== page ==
Another outstanding case is the Duke of Norfolk’s Peppering Partridge Project in West Sussex, where red-listed skylarks have gone up by 57%, linnets by 94%, yellowhammers up 20% and lapwings up 71%. Readers will have read past coverage in The Field of the project winning the Purdey Awards for Shooting and Conservation and its wild partridge shoot, run by headkeeper Charlie Mellor, underpins this extraordinary restoration. But the project is also one of the best examples of public-funded, agri-environment schemes delivering the goods. Estate manager Peter Knight recently entered Natural England’s new Higher Tier Stewardship Scheme after he came to the end of a 10-year HLS agreement and manages 20 different options alongside a highly complex commercial rotation. It takes hours of planning and a huge commitment on the part of the Duke, Knight, Mellor and the whole team, but they have proved it possible to combine profitable intensive cereal production with successful conservation.
The need for agri-environment schemes to work in practice as well as theory was a common concern among the working conservationists I interviewed. The farmers’ stories all contained an instance where regulation proved inflexible to the detriment of the conservation work. One example is Alastair Salvesen, who farms 2,500 in Midlothian. Whitburgh Farms is a study
area for the Partridge Project led by the GWCT and Salvesen has built up a wild grey population from nil to 400 pairs, with a shootable surplus for the first time last season. However, a rule forbidding the use of glyphosate in grass margins risks hampering his efforts at partridge restoration. He said, “We had to abandon the five-year agri-environment scheme where you had to top the thistles instead of spraying, because if you cut them in the breeding season, you risk killing the partridges and after that it is too late, the seed has spread on the wind.” The lesson from such stories is that where our wildlife is concerned, sitting back and doing nothing is no longer an option. A risk-averse approach to conservation can itself be harmful and stifle innovation.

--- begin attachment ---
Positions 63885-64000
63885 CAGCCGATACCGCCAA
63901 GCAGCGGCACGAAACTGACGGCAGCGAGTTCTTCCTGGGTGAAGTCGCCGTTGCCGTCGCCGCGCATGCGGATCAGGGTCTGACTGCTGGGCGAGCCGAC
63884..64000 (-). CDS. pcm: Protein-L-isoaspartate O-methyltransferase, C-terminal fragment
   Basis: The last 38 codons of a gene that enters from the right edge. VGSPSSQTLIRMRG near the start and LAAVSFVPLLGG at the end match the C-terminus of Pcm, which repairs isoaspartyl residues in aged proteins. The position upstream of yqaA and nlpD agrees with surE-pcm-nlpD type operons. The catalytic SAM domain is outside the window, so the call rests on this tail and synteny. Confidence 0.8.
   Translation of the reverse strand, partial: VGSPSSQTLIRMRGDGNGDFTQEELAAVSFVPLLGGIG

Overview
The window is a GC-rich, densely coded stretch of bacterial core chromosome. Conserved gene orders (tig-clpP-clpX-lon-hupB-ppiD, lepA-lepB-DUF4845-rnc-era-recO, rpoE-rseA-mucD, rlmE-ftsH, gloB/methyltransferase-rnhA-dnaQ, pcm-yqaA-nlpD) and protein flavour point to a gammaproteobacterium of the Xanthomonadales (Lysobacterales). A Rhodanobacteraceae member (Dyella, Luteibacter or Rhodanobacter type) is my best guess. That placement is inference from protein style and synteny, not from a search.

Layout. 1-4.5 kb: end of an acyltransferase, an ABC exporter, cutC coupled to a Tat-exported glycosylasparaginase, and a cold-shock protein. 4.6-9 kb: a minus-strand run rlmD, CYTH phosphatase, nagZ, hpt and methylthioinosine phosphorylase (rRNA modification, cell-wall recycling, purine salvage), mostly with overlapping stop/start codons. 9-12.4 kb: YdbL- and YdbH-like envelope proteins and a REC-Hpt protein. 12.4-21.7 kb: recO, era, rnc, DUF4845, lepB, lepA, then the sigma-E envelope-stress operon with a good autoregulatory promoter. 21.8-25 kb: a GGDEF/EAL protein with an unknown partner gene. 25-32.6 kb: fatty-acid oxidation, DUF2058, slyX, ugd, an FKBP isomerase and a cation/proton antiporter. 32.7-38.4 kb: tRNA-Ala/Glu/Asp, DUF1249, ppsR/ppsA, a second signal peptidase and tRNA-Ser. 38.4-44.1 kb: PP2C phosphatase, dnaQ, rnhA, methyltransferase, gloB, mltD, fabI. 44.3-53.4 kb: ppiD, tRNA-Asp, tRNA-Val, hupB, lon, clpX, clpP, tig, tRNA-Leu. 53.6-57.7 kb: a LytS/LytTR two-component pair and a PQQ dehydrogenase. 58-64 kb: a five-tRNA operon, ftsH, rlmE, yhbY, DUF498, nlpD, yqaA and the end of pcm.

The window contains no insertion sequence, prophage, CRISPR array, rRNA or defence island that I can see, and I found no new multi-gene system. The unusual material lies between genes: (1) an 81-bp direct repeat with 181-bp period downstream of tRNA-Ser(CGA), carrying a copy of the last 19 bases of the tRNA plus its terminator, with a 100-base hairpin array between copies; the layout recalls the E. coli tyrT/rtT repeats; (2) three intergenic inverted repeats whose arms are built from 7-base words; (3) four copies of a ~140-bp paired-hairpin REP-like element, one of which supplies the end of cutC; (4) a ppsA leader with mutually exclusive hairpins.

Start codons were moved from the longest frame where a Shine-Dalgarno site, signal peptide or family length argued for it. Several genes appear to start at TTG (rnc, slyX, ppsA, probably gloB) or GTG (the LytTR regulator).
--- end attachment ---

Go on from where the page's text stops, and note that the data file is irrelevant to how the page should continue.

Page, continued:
The farmers featured in the collection are experts at producing biodiversity in the field margins and less productive bits of farmland. Beef farmer James Mulleneux, who is in a Natural England-funded Higher Level Stewardship scheme, including an option for arable reversion to grassland, said, “In the old days we used to let grassland grow to a seed-head, so you had different levels of sward. There were nettles and piles of vegetation lying around. The way we manage the landscape has changed hugely. These days it is manicured with machinery and I have to make a conscious effort not to cut everything back in the margins.” However, Mulleneux was keen to stress that success will not be achieved by trying to turn back the clock. It should be a case of applying the latest research to maximise space for nature alongside more efficient farming at the core.
Several of the working conservationists are in landscape-scale conservation partnerships and all commented on the value of working with teams on the farm, neighbours, local communities and the public at large. There is increasing recognition that individual species recovery depends on the health and integration of large-scale eco-systems.
Another working conservationist, Kate Faulkner, represents the family farm on the Selborne Landscape Partnership, which was one of the first Farmer Clusters, initiated by the GWCT and Natural England. For one of its projects, the cluster chose to improve habitat for harvest mice, inspired by the famous naturalist Gilbert White, who lived in nearby Selborne and first identified harvest mice as a separate species. This kind of joined-up approach with community engagement has the potential to create what are, in effect, huge new nature reserves across the country at relatively low cost.